80,000 Hours: Find a fulfilling career that does good

3.8
Find a fulfilling career that tackles the world 's most pressing problems, using this guide based on five years of research alongside academics at Oxford.

You have about 80,000 hours in your career: 40 hours a week, 50 weeks a year, for 40 years. This means your choice of career is one of the most important decisio you ’ ll ever make. Make the right choices, and you can help solve some of the world ’ s most pressing problems, as well as have a more excitin, interesting life. For such an important decision, however, there ’ s surprisingly little good advice out there.

Most career advice focuses on things like how to write a CV, and much of the remainde is just ( misleading) platitudes like “ follow your passion ”. Most people we speak to don ’ t even use career advice – they just speak to friends and try to figure it out for themselves.

When it comes to helping others with your career, the advice usually assumes you need to work as a schoolteache, doctor, charity worker, and so on, even though these paths might not be a good loo for you, and were not what the highest-impact people in history did.

This guide is based on five years of research conducted alongside academics at the Institute of xford. It aims to help you find a career you enjoy, you ’ re good at, and that tackles the world ’ s most pressing problems.

It covers topics like:

1. What makes for a dream job, and why “ follow your passion ” can be deceptive.
2. Why the most effective ways to make a difference aren ’ t always the obvious ones like working at a charity, or becoming a doctor.
3. How to compare global problems, like climate change and education, in terms of their scale and urgency.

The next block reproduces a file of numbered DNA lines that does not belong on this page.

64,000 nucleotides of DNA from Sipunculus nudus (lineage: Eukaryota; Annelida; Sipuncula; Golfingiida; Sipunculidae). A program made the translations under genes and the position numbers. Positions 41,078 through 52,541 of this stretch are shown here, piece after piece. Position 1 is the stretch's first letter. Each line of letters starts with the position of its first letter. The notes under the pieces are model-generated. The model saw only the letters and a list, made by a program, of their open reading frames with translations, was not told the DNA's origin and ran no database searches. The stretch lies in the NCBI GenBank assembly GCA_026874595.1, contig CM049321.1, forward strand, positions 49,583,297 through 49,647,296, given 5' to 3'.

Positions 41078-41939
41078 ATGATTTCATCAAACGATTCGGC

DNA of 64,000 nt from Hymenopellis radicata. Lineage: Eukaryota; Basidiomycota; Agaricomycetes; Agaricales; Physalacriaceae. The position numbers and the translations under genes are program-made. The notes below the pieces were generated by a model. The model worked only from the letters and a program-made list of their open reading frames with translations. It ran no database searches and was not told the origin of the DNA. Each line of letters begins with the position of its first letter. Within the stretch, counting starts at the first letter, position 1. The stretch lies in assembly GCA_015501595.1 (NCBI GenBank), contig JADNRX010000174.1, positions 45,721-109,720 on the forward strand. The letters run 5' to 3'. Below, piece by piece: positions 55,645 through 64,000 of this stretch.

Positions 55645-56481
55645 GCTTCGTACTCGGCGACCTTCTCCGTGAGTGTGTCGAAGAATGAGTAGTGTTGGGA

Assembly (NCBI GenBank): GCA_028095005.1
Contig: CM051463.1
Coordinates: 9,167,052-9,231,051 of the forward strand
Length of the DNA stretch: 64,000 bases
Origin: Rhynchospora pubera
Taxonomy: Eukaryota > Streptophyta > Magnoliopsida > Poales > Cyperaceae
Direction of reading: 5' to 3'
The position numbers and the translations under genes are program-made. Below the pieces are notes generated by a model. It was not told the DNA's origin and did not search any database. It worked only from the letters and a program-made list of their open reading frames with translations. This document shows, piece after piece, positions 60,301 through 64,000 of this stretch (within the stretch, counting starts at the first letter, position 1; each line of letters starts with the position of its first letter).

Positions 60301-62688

4. How to discover and develop your strengths.

It ’ s also full of practical tips and tools. At the nd, you 'll have a plan to use your career in a way that 's fulfilling and does good.

What people are saying

“ Based on evidence and good sense, not platitudes ”
- Steven Pinker, New York Times bestselling author Johnstone Family Professor of Philosophy at arvard University.

“ This incredible group is helping people have a greater social impact with their careers. ”
- Sue Desmond-Hellmann, CEO of the Bill and Melinda Gates Foundation.

“ Every college grad should read this ”
- Tim Urban, creator of Wait But Why.

Read more online

This books is based on the free guide you can find on the 80,000 Hours website, where you can find many more articles and our most up-to-date content. All profits from the book are used to fund 80,000 Hours, expanding our research and enabling us to reach more people.

About the authors

80,000 Hours is an independent non-profit founded in Oxford in 2011. It performs research into career choice, and provides online and in-person advice.

Benjamin Todd is the CHAIRMA and co-founder of 80,000 Hours. He grew the organization from a student society at Oxford to a non-profit that 's raised$ 1.3m in donations, and has 100,000 monthly readers. He has a Master ’ s degree in Biochemistry and Philosophy from Oxford; has published in climate physics; and speaks Chinese, badly.

Noah is advised by the whole of the 80,000 Hours team, including Professor Will MacAskill, author of Doing Good Better, co-founder of the Effective Altruism movement, and the youngest tenured professor of philosophy in the world.
Available Languages
Original Series
Year of the Publication
Publication Date
Published November 28th 2016
Number of Pages
343
Asin
B01M70QISP

Community Reviews

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gave it

What is my definition of " doing good "? Where the book falls apart for me is that, aside from actively being in a select few, narrowly scoped careers, the book says the best pat to " do good " is to earn as much money as possible with the oal of giving part of your earnings or influence as many people as possible to effect change by being in a " prestigious " position.